There are Netflix shows that master the art of the binge-watcher, and Russian Doll is one of them. A show centered around Nadia (Natasha Lyonne) and her seemingly endless loop of death, the show is a poignant look at how we view our past mistakes, connections to those around us, and the power of the desire to survive.
Created by Natasha Lyonne, Leslye Headland, and Amy Poehler, the show is best described as Groundhog Day meets every snarky comedy you love with your whole heart. Nadia is brash, sassy, and hides her pain behind her selfish mask, though it’s through her actions towards a homeless man she continually runs into (Horse) and how she actively makes sure he’s okay—along with Ruth, the woman who helped raise her, and her friends—that prove that Nadia is more open than she lets on.
While, yes, she lives the same day over and over again, Lyonne, Headland, and company have managed to make each new death and journey that Nadia has to go on interesting and worthwhile. We’re not stuck in the same rut as Nadia. With each new day, we get a new glimpse into her life and what she has been through to get her to her career as a coder for a video game company, and to her group of interesting artist friends living in the East Village of New York City.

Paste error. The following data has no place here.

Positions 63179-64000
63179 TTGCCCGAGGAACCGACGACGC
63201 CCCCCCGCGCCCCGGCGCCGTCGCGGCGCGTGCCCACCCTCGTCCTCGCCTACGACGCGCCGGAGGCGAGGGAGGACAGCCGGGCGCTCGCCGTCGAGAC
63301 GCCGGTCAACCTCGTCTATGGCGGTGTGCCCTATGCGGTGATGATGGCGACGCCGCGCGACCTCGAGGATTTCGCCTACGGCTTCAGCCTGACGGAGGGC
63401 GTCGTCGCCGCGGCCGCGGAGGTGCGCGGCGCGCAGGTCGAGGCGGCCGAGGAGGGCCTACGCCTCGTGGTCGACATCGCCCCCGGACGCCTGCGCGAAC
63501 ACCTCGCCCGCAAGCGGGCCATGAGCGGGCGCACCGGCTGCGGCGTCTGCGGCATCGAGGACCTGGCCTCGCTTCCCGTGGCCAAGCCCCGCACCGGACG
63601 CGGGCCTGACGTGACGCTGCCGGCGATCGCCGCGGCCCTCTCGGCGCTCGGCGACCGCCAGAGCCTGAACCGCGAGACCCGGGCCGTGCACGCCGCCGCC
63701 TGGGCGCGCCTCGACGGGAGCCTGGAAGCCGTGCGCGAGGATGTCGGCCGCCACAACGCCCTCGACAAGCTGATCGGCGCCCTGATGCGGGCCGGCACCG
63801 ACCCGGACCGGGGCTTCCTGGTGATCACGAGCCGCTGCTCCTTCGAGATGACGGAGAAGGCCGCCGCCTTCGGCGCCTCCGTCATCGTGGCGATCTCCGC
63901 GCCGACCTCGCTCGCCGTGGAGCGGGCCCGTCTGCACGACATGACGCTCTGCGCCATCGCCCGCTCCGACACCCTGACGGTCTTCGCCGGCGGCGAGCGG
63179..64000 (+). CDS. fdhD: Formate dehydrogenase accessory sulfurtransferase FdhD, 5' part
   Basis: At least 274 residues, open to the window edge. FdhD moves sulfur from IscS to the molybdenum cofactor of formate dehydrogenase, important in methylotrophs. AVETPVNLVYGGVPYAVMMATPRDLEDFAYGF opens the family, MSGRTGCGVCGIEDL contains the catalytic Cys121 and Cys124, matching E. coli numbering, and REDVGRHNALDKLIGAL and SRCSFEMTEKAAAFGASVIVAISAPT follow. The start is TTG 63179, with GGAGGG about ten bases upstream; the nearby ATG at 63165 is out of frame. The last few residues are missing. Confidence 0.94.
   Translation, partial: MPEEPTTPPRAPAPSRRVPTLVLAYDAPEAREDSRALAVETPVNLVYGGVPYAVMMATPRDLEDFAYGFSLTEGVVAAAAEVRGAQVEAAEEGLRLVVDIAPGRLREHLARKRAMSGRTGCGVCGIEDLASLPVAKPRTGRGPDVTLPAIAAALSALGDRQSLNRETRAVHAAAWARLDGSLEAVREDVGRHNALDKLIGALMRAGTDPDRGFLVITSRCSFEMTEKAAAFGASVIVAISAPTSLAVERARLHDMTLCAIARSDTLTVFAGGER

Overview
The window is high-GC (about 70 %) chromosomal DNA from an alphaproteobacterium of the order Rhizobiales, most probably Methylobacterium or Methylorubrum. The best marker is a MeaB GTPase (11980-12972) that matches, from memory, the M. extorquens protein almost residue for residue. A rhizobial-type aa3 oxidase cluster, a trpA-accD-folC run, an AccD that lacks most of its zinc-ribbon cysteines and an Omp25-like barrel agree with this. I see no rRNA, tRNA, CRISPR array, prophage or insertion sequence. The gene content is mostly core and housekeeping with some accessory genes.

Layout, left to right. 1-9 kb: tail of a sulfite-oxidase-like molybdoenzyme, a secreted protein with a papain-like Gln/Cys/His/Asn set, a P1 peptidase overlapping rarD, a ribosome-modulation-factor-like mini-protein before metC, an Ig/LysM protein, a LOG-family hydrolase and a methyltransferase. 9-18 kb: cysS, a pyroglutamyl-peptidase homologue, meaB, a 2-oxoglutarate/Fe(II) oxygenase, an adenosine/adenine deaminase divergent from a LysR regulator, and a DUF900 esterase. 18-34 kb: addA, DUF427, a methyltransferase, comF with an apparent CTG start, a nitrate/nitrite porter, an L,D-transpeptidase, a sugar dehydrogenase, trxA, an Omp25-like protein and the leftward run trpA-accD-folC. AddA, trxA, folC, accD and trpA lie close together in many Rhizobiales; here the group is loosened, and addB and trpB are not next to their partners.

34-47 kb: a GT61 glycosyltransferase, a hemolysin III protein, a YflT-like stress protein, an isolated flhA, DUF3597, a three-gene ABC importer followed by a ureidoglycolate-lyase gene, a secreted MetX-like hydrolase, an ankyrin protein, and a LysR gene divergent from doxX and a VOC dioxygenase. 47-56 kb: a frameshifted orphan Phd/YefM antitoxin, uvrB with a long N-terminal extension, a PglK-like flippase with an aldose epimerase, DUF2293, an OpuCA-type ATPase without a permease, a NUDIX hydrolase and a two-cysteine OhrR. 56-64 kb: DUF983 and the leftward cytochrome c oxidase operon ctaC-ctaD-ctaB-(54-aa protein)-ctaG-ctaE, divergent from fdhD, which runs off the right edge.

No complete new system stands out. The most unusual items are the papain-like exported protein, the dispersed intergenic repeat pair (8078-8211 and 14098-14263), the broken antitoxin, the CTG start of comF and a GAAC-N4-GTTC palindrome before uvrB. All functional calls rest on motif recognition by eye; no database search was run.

There is an air about Nadia that’s typically only allowed to surround male characters, heavy into her sarcasm and her chosen career, but there is never a moment where she is questioned about her status because she is a woman. Maybe that’s because she has bigger things to worry about (like why she keeps dying and ending up back at her birthday party), or maybe it is because the show is created by a team of exceptionally talented women who know how women can exist in these spaces without making it about the fact that they’re women.
It’s a breath of fresh air in a completely morbid way. We’re watching as Nadia continues to die these horrific deaths, but it’s wonderful because the show is unapologetically female in a way we don’t often get to see. While Nadia is understandably cold at times, there is a warmth that comes to the show in the form of Alan, played by Charlie Barnett. A wonderful man who is stuck reliving the worst day of his life, he also dies continually alongside Nadia, and the two have to join together to figure out how they can stop it, having not known each other before all this started happening, even though they were practically neighbors.
From Natasha Lyonne’s amazing performance as Nadia to Barnett’s sweet take on Alan, the show is packed with talent, wonderfully intriguing dialogue, and a plot that you couldn’t figure out even if you tried.
Filled with twists and turns you never see coming, Russian Doll manages to always keep you on your toes and give you a perfect show to binge watch. The show manages to have heart, be clever, and be something completely original in 2019—definitely worth the watch.
Russian Doll hits Netflix this February 1st, right before we find out if Punxsutawney Phil is freeing us from winter or keeping us stuck in a loop for the next eternity, just like Nadia.
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